Influential Black Authors and Artists You Should Know

 

 

For this Black History Month, I decided to educate myself on the lives and careers of some African American authors and artists that I wasn’t previously familiar with. And in case you’re in the same boat as me, here is a little bit about them! 

 

Lorraine Hansbury: Hansbury was a playwright and activist who was born in 1930. The granddaughter of a formerly enslaved person, Hansbury is most famous for being the first Black playwright, with her play A Raisin in the Sun earning her the title of the youngest America to win the New York Critics’ Circle award. She died in 1965 of pancreatic cancer. 

 

Augusta Savage: Savage was a sculptor, educator, and one of the lead artists in the Harlem Renaissance. Born in 1892, Savage began sculpting at a young age despite her father’s (often violent) protests against it. Her talent flourished after her move to New York and she was eventually commissioned to make a sculpture for the 1939 World’s Fair.  She titled it The Harp and it was unfortunately destroyed at the end of the fair. Savage died in 1962 of cancer. 

 

Phyllis Wheatley: Wheatley was kidnapped from West Africa in 1761 and was sold as a slave, and is credited as the first African American and first U.S enslaved person to publish a book of poetry in the colonies. Wheatley was educated by her master’s wife and children and eventually given her freedom. She published her first volume of verse, Poems on Various Subjects, Religious and Moral in 1773. She eventually died after a tumultuous marriage and battle with pain in 1784.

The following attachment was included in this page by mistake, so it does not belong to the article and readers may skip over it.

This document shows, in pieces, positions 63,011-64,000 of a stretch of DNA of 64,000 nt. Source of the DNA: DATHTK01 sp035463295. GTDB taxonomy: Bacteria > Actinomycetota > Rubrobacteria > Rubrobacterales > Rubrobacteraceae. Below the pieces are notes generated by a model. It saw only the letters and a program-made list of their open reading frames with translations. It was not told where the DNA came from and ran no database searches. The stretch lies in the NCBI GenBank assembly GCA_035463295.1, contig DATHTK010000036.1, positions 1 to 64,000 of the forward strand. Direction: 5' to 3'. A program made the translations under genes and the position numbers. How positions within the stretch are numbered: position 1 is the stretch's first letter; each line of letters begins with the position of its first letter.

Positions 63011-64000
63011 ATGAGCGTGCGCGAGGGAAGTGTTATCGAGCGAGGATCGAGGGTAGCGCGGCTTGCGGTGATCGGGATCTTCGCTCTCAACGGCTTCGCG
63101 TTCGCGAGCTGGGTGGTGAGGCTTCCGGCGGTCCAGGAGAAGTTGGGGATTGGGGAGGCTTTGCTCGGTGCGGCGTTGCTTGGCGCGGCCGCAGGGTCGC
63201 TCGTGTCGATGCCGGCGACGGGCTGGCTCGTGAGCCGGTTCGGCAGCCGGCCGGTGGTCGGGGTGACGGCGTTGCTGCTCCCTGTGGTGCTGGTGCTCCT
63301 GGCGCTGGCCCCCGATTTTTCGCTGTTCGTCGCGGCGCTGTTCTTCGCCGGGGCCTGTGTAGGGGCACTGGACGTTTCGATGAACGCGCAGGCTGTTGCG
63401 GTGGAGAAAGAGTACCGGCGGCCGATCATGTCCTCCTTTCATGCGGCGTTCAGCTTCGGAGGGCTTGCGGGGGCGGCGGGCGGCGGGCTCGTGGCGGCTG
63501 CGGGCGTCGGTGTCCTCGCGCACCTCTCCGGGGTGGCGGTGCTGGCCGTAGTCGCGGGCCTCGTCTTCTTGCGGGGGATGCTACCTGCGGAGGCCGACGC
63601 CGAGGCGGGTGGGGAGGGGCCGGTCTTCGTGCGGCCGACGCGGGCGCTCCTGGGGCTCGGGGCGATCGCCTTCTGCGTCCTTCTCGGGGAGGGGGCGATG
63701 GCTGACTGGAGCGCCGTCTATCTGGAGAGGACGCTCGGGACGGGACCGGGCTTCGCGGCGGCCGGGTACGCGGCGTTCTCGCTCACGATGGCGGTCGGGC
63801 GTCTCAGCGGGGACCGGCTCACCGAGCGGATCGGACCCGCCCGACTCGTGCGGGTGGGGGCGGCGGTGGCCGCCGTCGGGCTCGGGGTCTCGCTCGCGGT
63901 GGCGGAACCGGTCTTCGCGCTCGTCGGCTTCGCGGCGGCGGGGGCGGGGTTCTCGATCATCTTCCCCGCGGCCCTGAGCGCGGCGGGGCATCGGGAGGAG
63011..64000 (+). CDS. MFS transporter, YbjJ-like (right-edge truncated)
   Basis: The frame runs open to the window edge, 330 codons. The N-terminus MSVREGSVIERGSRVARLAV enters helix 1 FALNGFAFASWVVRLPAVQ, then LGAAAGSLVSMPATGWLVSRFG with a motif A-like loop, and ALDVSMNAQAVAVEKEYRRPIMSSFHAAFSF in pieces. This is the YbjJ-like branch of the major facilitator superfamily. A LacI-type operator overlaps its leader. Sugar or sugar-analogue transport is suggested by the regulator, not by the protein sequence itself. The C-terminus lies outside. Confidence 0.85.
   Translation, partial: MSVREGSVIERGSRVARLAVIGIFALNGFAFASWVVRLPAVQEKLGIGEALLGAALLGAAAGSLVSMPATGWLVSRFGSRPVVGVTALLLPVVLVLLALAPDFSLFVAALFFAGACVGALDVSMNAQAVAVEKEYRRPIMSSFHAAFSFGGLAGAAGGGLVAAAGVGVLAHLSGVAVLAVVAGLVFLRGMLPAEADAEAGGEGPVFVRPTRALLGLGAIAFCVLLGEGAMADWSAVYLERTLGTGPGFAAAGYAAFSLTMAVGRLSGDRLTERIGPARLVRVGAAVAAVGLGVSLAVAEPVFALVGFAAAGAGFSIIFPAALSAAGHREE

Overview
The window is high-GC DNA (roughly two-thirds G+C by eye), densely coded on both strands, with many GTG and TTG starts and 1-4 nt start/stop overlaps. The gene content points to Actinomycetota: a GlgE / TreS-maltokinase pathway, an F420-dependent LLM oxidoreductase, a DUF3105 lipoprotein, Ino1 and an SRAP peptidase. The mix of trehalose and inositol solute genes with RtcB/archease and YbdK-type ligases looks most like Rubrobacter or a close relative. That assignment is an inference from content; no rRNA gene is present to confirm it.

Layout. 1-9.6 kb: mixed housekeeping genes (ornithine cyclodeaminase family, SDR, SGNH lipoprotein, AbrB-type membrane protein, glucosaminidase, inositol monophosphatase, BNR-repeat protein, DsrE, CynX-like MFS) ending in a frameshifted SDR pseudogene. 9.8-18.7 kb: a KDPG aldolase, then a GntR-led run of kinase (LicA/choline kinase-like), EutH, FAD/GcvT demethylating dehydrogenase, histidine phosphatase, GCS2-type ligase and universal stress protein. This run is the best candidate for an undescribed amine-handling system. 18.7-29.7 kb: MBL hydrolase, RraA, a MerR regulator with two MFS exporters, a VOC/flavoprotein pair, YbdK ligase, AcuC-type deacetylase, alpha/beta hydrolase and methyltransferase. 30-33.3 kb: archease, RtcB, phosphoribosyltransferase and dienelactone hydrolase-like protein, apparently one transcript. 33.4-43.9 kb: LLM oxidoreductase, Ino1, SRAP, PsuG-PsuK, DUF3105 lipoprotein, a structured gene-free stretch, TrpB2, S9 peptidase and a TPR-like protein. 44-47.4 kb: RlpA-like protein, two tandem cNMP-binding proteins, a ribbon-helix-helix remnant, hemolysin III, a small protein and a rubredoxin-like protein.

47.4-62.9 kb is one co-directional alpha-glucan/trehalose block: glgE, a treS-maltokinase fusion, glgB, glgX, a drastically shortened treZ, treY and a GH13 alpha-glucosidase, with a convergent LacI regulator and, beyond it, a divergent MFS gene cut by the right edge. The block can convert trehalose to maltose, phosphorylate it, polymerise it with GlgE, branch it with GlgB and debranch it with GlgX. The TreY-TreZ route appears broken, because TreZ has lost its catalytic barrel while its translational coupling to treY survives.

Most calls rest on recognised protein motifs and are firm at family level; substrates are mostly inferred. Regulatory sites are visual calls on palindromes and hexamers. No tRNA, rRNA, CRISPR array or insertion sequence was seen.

Jean-Michel Basquiat: Basquiat was a neo-expressionist painter who was born in 1960 to a Hatian-American household. He started out as a graffiti artist under the moniker “SAMO.” He became famous for his crown motif as it celebrated Black people as royalty or saints. In the mid-1980’s as his fame was beginning to take off, he collaborated with Andy Warhol, which resulted in a showcase of their artworks. Sadly, he died in 1988 of a drug overdose. You can see some of his work here.

 

Alex Haley: Haley was a writer and a former member of the Coast Guard, who was born in 1921. He passed time in the Coast Guard by transcribing shipmates’ love letters until he was eventually promoted to Chief Journalist of the Coast Guard, and he won several medals during his time in the service. After leaving the service, he began work on one of his most famous writings, The Autobiography of Malcolm X. After the massive success of the autobiography, he began his ambitious work Roots, which told the story of his ancestor’s journey. He eventually died in 1992. 

 

Henry Ossawa Tanner: Tanner was a painter who was born in 1859, and is best known for his biblical paintings and paintings depicting scenes of African American life and culture. His painting, “The Banjo Lesson,” arguably his most famous work, depicted a grandfather teaching his grandson how to play the banjo. He also won the Pennsylvania Academy of the Fine Arts Lippincott Prize for his painting “Nicodemus Visiting Jesus” in 1900. He was also named honorary chevalier of the Order of the Legion of Honor later in life, which is France’s most distinguished award. He died in Paris in 1937. You can see his work here.